Algerian President Abdelaziz Bouteflika, the independence veteran in power for 15 years, won re-election on Friday with more than 80 percent of a vote opponents dismissed as fraud to keep an ailing leader in power.
Bouteflika had cast his vote sitting in a wheelchair on Thursday in what was a rare public appearance since suffering a stroke last year that raised questions about stability in the North African OPEC oil-exporting state.
The Algerian leader, 77, was already widely expected to win with the backing of the powerful ruling Front de Liberation Nationale (FLN) party, which has dominated the political system since independence from France in 1962.
Preliminary official results showed Bouteflika had won with 81.53 percent of the vote, Interior Minister Tayeb Belaiz told a news conference. His nearest rival, Ali Benflis, won 12.18 percent, and national turnout was 51.7 percent.
“The victory confirms Bouteflika can give more to Algerians in the next five years,” his former premier Abdelmalek Sellal told a press conference, with a framed portrait of Bouteflika placed on a stand next to him.
In downtown Algiers, groups of young supporters waved the president’s pictures, honked car horns and set off fireworks in celebrations of his victory.
But the aging leader’s health has left more questions about possible transition in Algeria, who would replace him should he fall ill in his fourth term, and how far the new government will go towards introducing political and economic reforms.
Stability is key for Western governments allied with Bouteflika against Islamist militants in the Maghreb and keen to secure Algerian gas shipments to Europe especially with Ukraine’s crisis threatening Russian supplies.
Bouteflika did not campaign himself, but loyalists praise him for guiding Algeria out of a 1990s war with Islamists that killed 200,000 people. That conflict left many Algerians wary of the turmoil that has swept neighbouring Tunisia, Egypt and Libya since their “Arab Spring” revolts in 2011.
Six opposition parties boycotted Thursday’s vote, saying it would not reform a system mostly closed to change since the FLN’s one-party rule in the early post-independence years.
Benflis, a former FLN chief and once a Bouteflika ally, called the vote a fraud and refused to accept the results. But he gave little evidence and the government dismissed his claims.
Bouteflika won 90 percent of the vote in 2009 and 85 percent in 2004, when his main rival then, Benflis, alleged fraud on an “industrial” scale.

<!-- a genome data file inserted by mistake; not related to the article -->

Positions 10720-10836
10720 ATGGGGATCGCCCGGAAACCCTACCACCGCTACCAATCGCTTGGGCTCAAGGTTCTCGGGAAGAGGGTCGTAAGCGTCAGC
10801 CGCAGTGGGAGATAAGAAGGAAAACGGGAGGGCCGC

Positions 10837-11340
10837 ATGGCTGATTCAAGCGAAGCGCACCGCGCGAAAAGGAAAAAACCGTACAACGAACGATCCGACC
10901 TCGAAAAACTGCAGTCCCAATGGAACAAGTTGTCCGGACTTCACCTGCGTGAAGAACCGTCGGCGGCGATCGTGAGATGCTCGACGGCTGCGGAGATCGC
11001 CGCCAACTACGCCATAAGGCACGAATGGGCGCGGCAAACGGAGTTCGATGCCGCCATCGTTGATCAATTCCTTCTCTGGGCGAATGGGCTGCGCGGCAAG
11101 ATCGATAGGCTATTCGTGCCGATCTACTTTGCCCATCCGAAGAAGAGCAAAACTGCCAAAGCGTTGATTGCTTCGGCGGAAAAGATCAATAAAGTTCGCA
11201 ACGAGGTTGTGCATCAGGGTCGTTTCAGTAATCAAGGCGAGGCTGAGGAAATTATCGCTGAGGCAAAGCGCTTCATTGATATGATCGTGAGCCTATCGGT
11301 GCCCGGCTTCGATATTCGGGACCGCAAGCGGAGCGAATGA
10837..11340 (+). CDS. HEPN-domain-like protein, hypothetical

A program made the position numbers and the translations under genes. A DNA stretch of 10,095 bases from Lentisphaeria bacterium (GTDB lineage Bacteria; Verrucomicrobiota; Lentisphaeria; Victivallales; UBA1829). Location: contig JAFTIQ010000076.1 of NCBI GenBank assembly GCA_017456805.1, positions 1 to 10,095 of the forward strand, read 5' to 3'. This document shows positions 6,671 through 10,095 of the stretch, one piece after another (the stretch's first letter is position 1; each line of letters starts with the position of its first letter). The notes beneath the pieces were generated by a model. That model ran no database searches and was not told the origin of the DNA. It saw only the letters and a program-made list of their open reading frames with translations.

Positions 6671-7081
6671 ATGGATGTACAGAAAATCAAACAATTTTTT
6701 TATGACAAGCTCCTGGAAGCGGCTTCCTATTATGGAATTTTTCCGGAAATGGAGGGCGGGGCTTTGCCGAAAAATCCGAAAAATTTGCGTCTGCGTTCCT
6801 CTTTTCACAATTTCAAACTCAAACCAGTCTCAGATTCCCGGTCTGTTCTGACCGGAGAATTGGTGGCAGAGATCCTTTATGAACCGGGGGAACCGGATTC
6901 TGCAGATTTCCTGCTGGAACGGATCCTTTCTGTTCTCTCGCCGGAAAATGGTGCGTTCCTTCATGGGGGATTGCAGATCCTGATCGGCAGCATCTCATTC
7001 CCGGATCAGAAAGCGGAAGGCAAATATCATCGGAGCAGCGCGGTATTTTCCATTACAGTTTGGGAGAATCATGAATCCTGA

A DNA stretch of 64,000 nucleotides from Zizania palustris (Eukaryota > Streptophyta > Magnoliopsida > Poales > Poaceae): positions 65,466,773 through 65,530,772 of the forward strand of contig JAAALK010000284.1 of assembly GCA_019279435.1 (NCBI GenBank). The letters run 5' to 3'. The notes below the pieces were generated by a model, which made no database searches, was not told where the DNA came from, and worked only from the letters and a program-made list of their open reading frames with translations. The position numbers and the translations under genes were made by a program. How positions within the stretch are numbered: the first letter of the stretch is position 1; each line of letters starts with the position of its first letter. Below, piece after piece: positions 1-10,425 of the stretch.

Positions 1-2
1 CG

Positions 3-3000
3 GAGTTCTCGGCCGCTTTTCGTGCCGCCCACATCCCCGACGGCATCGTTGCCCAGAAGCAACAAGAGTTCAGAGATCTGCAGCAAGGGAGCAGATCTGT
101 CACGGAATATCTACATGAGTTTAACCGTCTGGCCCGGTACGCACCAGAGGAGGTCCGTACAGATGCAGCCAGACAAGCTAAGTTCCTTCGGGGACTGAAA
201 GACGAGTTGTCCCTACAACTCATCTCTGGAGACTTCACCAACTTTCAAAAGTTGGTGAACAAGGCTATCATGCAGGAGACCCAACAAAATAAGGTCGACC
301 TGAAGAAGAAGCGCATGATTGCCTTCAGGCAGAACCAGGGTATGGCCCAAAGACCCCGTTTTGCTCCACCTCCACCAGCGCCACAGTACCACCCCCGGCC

Many Algerians believe rival clans of FLN leaders and army generals – generally known as “Le Pouvoir” or “The Power”, in French – have long tussled over politics in behind-the-scenes deals and see themselves as guardians of stability.
Since his illness, Bouteflika’s allies have transferred or fired several influential army generals and managed to limit the influence of the chief of the DRS military intelligence service who was often a political kingmaker.
How those political rivalries may re-emerge depends on Bouteflika’s state of health, who replaces him and how his allies manage any transition. But most analysts see little turbulence in the near term.
Bouteflika in the past had said it was time for his generation to step aside, but his appearance in a wheelchair at a polling station on Thursday was a striking image for many Algerians who have seen him only rarely since his illness.
“It’s sad that in a country where 70 percent of the people are young we don’t have the chance of choosing someone else,” said Algiers resident Salim. “We have nothing against the man, but four mandates, a wheelchair, it’s just too much.”
Algeria mostly escaped the “Arab Spring” unrest that has toppled long-standing leaders in the region since 2011.
Some Algerians point to the 1980s when the FLN opened up one-party rule to opposition and brought an Islamist party close to election victory. The FLN suspended the vote, and the country slipped into more than a decade of war.
Riots and protests are common among younger Algerians frustrated over joblessness, a lack of economic opportunities and housing shortages. But widescale anti-government protests are rare in Algeria.
A small movement, called Barakat or “Enough” in local dialect, emerged after Bouteflika’s re-election bid to call for peaceful change, though its numbers were limited.
With around $200 billion in foreign reserves from energy sales, the Algerian government spent heavily – especially since 2011 – on subsidies, cheap credits and housing to calm social protests and rioting over food prices.
Even government supporters say that after years of state-controlled policies, the OPEC member state needs reforms to open up its economy to more foreign investment and attract more big oil operators to revive its stagnant energy production.